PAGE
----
I substitute cheese in this recipe with cashew cream sauce. The pickled red onions are an amazing contrast to that richness.

Deconstructed Jackfruit Vegan Tamale Recipe
Deconstructed Tamale Bowl with Jackfruit

Deconstructed Vegan Tamale with Jackfruit

This twist on tamales relies on creamy polenta which makes an excellent backdrop for pickled red onions.

What’s in My Kitchen to Make This Pickled Red Onions Recipe Easier?

Want to know what tools and resources I keep on hand to make my vegan cooking even easier? Here’s a short list of what helped me create this blog post and recipe. For the complete list, visit my Shop where you can find the kitchen gadgets I like as well as a list of books that I recommend.

Labels & Mason Jars

How cute are these 8 oz mason jars! Let’s be honest, if you’re going to go to the trouble of making things like Pickled Red Onions, Peach Jam, Chimichurri and Homemade Herby Dressing, you want those ingredients to: (a) keep, and (b) look like all the effort you put into them.

These jars are the perfect size for homemade items. They come with decorative labels to keep everything straight in your fridge.

A Really, Really Good Chef’s Knife

No, that’s not the brand. It’s just the idea! But, I own this set of Global™ knives and They’re some of my most prized possessions in the kitchen. This set is universally well-rated for the at-home chef and will get you a good, solid set of knives without totally breaking the bank.

Premium Wood Cutting Board

Premium Wood Cutting Board

Recently, I spent some time researching the best cutting boards. I’ve been a plastic cutting board believer for a long time. And, yes, you can put them in the dishwasher. Wood cutting boards, though, are a healthier option. This board I found on Etsy is made of maple and walnut, both hardwoods. Hardwoods are fine-grained, offering up less deep cuts for bacteria to hide. They’re also “self-healing” in that, over time, the wood will partially repair itself over time. So, a well-cared for wood cutting board, even though it costs more at the outset, should last you a long time.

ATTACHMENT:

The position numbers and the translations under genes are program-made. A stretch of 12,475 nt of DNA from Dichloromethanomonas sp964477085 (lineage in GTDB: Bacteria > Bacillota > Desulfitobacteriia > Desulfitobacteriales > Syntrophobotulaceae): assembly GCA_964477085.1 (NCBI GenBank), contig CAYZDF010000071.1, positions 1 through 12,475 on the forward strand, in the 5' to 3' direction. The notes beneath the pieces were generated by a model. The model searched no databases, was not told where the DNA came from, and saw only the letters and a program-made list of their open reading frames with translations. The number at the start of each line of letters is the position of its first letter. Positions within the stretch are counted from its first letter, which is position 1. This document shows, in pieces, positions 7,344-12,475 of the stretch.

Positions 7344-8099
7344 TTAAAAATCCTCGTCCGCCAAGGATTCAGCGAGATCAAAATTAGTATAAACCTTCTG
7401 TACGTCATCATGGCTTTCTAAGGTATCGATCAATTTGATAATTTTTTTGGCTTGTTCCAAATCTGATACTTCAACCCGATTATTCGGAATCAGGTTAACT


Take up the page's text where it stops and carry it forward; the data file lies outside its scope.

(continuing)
Wood Cutting Board Soap

Cutting Board Soap

Speaking of wood cutting board care… this natural castile-based soap is free from animal products. Just another step in making your kitchen more sustainable! And it’s scented with rosemary and lavender oils, so it smells amazing too!

Wood Cutting Board Mineral Oil

Food Grade Mineral Oil

And, after you clean your wood cutting board, be sure to treat it with food-grade mineral oil. Mineral oil will help prevent your cutting board from drying and cracking, thereby extending its useful life. I like this mineral oil because it exceeds FDA standards for food-grade mineral oil and it doesn’t contain any potential allergens, enabling you to use it without worry.

Quick Pickled Red Onions Recipe

I am a fool for pickled red onions! I use this pickled red onion recipe at least weekly as I like to always have a jar of them in the refrigerator. Pickled red onions are an asset to so many vegan recipes. I add them to my avocado toast in the morning, my burritos at lunch time and my tacos at dinner. You think I’m kidding, but I’ll take any opportunity I can find to eat them!

Course Condiment, Garnishment, Taco Topping
Cuisine Mexican
Keyword easy quick pickled red onions, how to make pickled red onions, pickled red onions, pickled red onions recipe, quick pickled red onions
Total Time 10 minutes


  • 2 large or 3 small red onions peeled and thinly sliced
  • 1 cup rice wine vinegar or substitute apple cider vinegar
  • 3/4 cup water
  • 1 tbsp sugar
  • 1 tsp salt


  1. Thoroughly wash a mason jar with soap and hot water. This recipe makes enough brine for a 16 oz jar or two 8 oz jars. Set aside to dry.

  2. Combine the vinegar, water, sugar and salt in a small sauce pan. Bring to a boil and cook until the sugar and salt have dissolved. Allow to cool.

  3. Tightly pack the thinly sliced red onions into the jar, leaving a small gap at the top of the jar. Carefully pour the brine over the red onions, tightly seal the jar and store it in the refrigerator for at least 1 hour. These onions will be at their prime around 48 hours, but they can be kept in the refrigerator for several weeks.

About Herbivore’s Kitchen

Kate Friedman Herbivore's Kitchen Headshot

Herbivore’s Kitchen is a blog run by me, a plant-based home chef and aspiring food photographer. I switched my and my family’s diet to a plant-based diet after learning about the health benefits of going vegan. Making this change has prompted a variety of food and holistic-lifestyle related questions that I explore through this blog. I talk about how to pick and prepare the most nutritious foods, to how to reduce waste at home, to how to live a more sustainable lifestyle while on the road.